The 2017 NBA Draft was my very first draft as a Denver Stiff, and leading up to the evening I was full of excitement and anticipation. The Nuggets had missed out on the playoffs, but had such a great few months leading up to that point it was hard to not be excited about the direction the team was headed. Then watching the events of that evening unfold, I found myself disillusioned as a fan. The entire evening was one big blunder from my point of view, and subsequently watching Danilo Gallinari and Chris Finch leave the organization, I was left feeling concerned about whether or not I should trust the direction the team was headed.
Without re-hashing all the emotions behind the 2017 draft yet again, suffice to say I had my expectations set fairly low headed into this year’s draft night.
This past year at work, I’ve had the incredible opportunity to be brought into the fold of the bigger picture of the company I work for. I am fascinated by the operations of any industry, and I am grateful for the chance to expand my understanding of the business world, and my market specifically.
One of the things I’ve been able to learn is that there is never any sort of reward without an associated risk. Now, I’ve known this, but to experience it is an entirely different level of understanding. If you participate in a 401K program you likely had the option of picking the type of mutual fund you wanted to be a part of. Some have a low risk, and a low return. Others that are more popular have a moderate risk with an equally moderate return. And, for those who like to live on the edge, there are options for high risk/high return funds for you to invest your contributions.
Most good companies pay a team of people big bucks to analyze market data for them on a daily basis to provide the most detailed and useful information that aids in making decisions about the future of the company. The bottom line objective being maximizing reward while minimizing risk.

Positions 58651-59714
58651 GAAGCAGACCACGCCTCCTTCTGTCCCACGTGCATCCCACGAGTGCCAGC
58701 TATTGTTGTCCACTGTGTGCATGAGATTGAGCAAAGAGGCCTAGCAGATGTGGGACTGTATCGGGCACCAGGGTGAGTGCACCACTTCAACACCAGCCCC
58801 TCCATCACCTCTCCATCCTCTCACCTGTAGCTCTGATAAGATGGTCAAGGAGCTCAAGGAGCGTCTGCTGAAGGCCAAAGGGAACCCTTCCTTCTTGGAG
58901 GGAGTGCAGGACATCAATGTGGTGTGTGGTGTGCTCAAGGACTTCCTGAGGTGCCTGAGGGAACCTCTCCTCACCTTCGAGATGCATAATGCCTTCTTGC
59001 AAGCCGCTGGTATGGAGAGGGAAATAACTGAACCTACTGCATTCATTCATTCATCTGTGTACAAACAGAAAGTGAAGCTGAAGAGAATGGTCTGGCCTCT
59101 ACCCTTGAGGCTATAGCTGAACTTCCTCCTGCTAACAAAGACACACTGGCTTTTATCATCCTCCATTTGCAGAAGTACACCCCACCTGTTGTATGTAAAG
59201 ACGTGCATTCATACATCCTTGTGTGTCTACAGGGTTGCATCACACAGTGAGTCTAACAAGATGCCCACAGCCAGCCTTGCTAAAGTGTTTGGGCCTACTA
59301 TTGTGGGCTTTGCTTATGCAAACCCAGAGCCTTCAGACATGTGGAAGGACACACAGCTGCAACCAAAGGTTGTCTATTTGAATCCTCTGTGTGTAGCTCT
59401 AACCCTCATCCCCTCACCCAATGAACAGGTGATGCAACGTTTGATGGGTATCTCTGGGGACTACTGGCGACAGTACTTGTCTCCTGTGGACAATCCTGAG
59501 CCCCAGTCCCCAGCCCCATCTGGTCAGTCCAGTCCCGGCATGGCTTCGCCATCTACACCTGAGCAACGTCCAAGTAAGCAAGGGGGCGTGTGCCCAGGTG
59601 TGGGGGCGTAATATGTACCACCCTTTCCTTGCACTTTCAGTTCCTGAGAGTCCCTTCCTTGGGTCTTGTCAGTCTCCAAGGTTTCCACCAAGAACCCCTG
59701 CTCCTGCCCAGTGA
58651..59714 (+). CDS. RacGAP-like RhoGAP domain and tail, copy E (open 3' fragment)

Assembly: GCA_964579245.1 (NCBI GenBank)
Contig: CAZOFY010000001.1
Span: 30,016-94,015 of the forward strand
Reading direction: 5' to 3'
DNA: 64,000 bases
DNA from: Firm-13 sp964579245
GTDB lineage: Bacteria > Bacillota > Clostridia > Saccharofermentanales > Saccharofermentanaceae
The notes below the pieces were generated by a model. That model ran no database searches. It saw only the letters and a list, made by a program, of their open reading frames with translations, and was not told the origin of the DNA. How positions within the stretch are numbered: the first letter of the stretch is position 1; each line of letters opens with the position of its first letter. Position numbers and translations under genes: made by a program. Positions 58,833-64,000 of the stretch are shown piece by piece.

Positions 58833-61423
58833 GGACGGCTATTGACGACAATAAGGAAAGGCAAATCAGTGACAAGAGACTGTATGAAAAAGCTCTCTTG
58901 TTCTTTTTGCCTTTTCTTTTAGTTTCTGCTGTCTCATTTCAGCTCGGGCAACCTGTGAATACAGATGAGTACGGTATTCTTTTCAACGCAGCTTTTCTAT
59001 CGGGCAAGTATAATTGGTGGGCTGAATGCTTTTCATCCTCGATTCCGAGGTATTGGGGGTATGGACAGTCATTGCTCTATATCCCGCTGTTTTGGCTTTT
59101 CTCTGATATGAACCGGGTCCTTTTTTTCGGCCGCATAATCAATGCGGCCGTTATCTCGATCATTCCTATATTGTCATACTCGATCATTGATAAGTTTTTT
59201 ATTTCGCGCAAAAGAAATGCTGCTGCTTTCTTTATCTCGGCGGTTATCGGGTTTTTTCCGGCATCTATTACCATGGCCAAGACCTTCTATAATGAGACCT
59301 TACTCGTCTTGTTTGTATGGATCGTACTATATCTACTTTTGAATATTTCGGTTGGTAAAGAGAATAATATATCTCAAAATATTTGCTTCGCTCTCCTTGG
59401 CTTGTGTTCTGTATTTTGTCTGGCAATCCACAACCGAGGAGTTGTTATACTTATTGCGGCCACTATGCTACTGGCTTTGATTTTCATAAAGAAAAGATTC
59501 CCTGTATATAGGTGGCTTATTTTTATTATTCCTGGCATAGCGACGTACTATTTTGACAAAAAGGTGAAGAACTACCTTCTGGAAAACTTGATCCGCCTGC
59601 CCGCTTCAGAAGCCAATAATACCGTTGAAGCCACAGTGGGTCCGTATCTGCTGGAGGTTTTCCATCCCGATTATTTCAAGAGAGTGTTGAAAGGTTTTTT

This group runs strategy on different scenarios calculating all possible factors that will impact the outcome of the decisions made. They make charts on projected growth, projected costs, possible unknown conditions that could change things, and so on.
This is what I imagine an NBA team goes through on a daily basis—a good team anyway. Perhaps they employ a strategy team whose sole responsibility it is to flush through different trade and acquisition scenarios all year long to optimize the team’s roster and profitability. And, perhaps the less “lucky” teams in the draft don’t do this at all.
I will be honest, and admit that my overall attitude about the Nuggets 2017-2018 season decisions to include the trade deadline moves (with the exception of signing Paul Millsap, and parting with Emmanuel Mudiay) has been unimpressed. I wanted to see the Nuggets make a splash, and take a risk on a move that would change the landscape of the organization for the better for years to come. Last year, we saw a little bit of that, but I mainly got the feeling that the Nuggets were afraid to take that risk. So they barely moved at all, and we saw the exact same results that we saw the season before.
Now, don’t get me wrong. I think the Nuggets are moving up, and this past season WAS an improvement over the previous year overall. But, the proof is in the pudding. Missing the playoffs is missing the playoffs no matter how you slice it.
So, this year I was skeptical. Perhaps I was even a little negative about what the Nuggets would or would not do. And, I’m so glad I was wrong.
I couldn’t be more excited that Denver was able to pick up Michael Porter Jr, and I believe it could be a serendipitous occurrence that he happened to slip to number 14 in the draft. Porter has the potential to replace what the Nuggets lost when Gallinari left, and perhaps they’ll even get an upgraded skill level on defense while they’re at it. Sure, he’s injured right now, but the risk they took was properly calculated knowing Porter will heal and be ready to play again soon.
Denver also made a move that involved a trade to acquire Jarred Vanderbilt who is known for his defensive prowess and rebounding skills. If you’ve been paying attention you know that these are two things the Nuggets need in a bad way at the moment. Vanderbilt is particularly skilled on the offensive glass which should prove a nice boost for the Nuggets when they’re looking to get second chance points. It’s these little things that can make or break a game, and one game that can make or break a playoff appearance.
Overall, I’d say that my faith in the Nuggets has been renewed after their performance in last night’s draft. I believe these moves will not only help them make the playoffs this season, but I believe they’re now better equipped to move along in the post season once the new recruits are trained up and playing their best.
From a business perspective, I’d also wager that the decisions Denver made last night earned them some respect within the league. Good teams want to do business with other good teams, and credibility through sound business decisions goes a long way.
So, way to go Nuggets. You’ve done your fans proud. Now, don’t let us down.